Appeals Court rules courts empowered to order DNA tests to ascertain child's paternity

PUTRAJAYA: The High Court has the power to issue an order for a minor to undergo DNA tests to ascertain the child's paternity, the Court of Appeal has ruled.

This was decided by a three-member panel of judges comprising Justices Datuk Vazeer Alam Mydin Meera, Datuk M. Gunalan and Datuk Mohd Nazlan Mohd Ghazali on Monday (March 27) in an appeal concerning a paternity dispute case.

Justice Vazeer, who delivered the court's unanimous decision, said it was in the child's interest to know the truth of his or her paternity and courts must exercise their inherent jurisdiction of Parens Patriae (the "parent of the country" doctrine) to assist the child to know the truth.

"The right to know his or her biological parents is now internationally recognised as the basic right of critical importance to a child," he said.

In upholding the decision in the paternity dispute case, he said the High Court had adopted English case law and English common law principles stating the High Court has inherent jurisdiction as Parens Patriae" to give any order it deemed appropriate in the interest of a child, which includes an order to undergo blood tests to determine paternity.

Justice Vazeer said the appellate court concurred with the findings of the High Court judge on the application of the common law principles in the case and did not find any reason to disturb the pronouncement of law by the High Court judge.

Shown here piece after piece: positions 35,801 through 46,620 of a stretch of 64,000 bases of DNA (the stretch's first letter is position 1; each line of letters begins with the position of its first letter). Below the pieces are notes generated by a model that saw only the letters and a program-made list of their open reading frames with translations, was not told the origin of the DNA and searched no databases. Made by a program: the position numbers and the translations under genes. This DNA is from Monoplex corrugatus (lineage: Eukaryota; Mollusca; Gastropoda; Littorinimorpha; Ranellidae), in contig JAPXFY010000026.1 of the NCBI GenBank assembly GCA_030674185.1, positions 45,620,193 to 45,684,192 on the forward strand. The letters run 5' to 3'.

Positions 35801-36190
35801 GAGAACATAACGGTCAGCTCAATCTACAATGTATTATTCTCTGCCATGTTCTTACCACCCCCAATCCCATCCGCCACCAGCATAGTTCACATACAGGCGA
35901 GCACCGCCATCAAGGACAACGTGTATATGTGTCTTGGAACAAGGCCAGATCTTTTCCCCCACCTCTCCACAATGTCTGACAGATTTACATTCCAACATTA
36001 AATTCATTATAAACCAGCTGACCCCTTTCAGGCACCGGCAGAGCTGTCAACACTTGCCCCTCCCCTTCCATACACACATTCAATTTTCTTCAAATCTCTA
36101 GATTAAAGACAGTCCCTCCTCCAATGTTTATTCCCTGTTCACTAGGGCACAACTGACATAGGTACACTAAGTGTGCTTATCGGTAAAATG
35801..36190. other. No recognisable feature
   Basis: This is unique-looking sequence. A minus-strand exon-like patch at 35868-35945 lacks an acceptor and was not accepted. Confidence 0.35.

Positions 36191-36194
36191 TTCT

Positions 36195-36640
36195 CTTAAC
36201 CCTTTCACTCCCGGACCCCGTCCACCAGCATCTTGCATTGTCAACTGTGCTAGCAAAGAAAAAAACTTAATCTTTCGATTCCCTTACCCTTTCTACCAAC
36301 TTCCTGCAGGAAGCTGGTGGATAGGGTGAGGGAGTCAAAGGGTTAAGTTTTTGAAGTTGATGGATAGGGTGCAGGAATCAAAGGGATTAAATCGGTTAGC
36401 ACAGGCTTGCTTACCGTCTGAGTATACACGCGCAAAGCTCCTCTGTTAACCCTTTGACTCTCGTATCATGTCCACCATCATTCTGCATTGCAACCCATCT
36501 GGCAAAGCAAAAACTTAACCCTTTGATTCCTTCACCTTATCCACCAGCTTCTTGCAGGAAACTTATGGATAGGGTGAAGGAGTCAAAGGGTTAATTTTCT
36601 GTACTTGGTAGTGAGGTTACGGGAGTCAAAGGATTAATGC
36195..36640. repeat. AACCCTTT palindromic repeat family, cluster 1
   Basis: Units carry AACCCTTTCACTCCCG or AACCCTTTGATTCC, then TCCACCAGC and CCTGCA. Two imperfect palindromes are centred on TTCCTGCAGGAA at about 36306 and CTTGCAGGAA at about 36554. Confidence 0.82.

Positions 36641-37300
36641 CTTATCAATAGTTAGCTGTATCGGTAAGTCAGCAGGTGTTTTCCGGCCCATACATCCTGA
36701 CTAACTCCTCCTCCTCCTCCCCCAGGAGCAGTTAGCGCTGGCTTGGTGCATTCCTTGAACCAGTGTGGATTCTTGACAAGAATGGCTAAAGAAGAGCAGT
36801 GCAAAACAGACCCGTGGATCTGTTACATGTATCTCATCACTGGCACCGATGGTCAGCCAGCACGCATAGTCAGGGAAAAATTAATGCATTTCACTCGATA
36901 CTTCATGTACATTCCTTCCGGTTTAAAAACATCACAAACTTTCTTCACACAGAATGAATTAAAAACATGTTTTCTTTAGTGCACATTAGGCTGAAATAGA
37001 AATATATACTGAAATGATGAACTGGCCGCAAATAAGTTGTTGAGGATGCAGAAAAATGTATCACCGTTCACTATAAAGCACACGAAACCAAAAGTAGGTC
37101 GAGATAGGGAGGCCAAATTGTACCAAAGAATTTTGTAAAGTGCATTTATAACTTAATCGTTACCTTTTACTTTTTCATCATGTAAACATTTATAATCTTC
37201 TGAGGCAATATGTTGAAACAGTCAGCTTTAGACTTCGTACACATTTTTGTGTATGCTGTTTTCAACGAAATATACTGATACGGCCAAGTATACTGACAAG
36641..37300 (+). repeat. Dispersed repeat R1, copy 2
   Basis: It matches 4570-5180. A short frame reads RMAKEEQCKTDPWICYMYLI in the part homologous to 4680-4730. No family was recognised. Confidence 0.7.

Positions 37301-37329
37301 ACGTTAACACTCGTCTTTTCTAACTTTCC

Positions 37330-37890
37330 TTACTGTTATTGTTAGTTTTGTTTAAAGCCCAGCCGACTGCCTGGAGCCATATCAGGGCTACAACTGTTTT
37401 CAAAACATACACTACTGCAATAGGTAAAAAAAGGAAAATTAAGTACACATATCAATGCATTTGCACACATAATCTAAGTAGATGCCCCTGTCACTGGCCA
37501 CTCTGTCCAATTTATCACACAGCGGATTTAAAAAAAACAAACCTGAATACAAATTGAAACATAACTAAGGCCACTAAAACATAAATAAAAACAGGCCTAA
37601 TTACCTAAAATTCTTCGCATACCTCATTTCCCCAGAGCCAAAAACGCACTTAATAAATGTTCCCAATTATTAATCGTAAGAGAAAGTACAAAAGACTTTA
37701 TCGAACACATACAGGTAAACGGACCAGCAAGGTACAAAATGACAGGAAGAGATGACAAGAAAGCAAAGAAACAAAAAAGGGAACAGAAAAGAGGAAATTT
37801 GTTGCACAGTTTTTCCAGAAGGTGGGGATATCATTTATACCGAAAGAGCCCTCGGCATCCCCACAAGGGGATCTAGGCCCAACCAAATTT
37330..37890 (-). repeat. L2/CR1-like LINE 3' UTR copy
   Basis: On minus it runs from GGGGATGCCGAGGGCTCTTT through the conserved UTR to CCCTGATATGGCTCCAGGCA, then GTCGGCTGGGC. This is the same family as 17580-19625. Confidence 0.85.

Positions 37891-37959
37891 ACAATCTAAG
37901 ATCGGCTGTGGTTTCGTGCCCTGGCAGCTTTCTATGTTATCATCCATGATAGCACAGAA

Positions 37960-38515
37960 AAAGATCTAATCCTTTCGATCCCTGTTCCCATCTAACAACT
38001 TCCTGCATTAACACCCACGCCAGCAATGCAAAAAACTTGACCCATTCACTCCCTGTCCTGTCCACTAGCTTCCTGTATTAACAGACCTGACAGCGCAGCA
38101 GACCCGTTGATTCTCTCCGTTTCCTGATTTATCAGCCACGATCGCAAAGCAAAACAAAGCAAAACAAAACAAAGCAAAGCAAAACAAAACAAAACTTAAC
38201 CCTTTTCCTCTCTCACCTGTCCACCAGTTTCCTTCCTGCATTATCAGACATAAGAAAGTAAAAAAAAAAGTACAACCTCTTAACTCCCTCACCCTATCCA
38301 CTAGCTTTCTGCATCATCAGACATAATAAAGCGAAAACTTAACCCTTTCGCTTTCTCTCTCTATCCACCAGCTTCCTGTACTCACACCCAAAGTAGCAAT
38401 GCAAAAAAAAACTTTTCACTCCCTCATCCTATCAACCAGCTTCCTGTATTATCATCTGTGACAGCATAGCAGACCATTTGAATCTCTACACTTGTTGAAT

He, however, allowed a stay of execution of the DNA order as requested by lawyer Kiran Dhaliwal, representing a couple involved in the child paternity suit, who intend to file an application for leave to appeal to the Federal Court.

This was after lawyer Honey Tan Lay Ean, appearing for the man who filed the suit, did not object to the stay application.

In the suit against a teenager's mother and the woman's husband, the man claims that he is the biological father to the teenager. He wants the court to order for a DNA test to be conducted on the teenager to determine the teenager's paternity.

In 2021, the High Court ordered that a DNA test be conducted on the teenager, citing that the courts have the power to order such a test in the best interest of the child. This prompted the couple to appeal to the Court of Appeal against that decision.

The court has issued an order for identities, details and information that may lead to the identification of the parties in the suit not to be published. – Bernama

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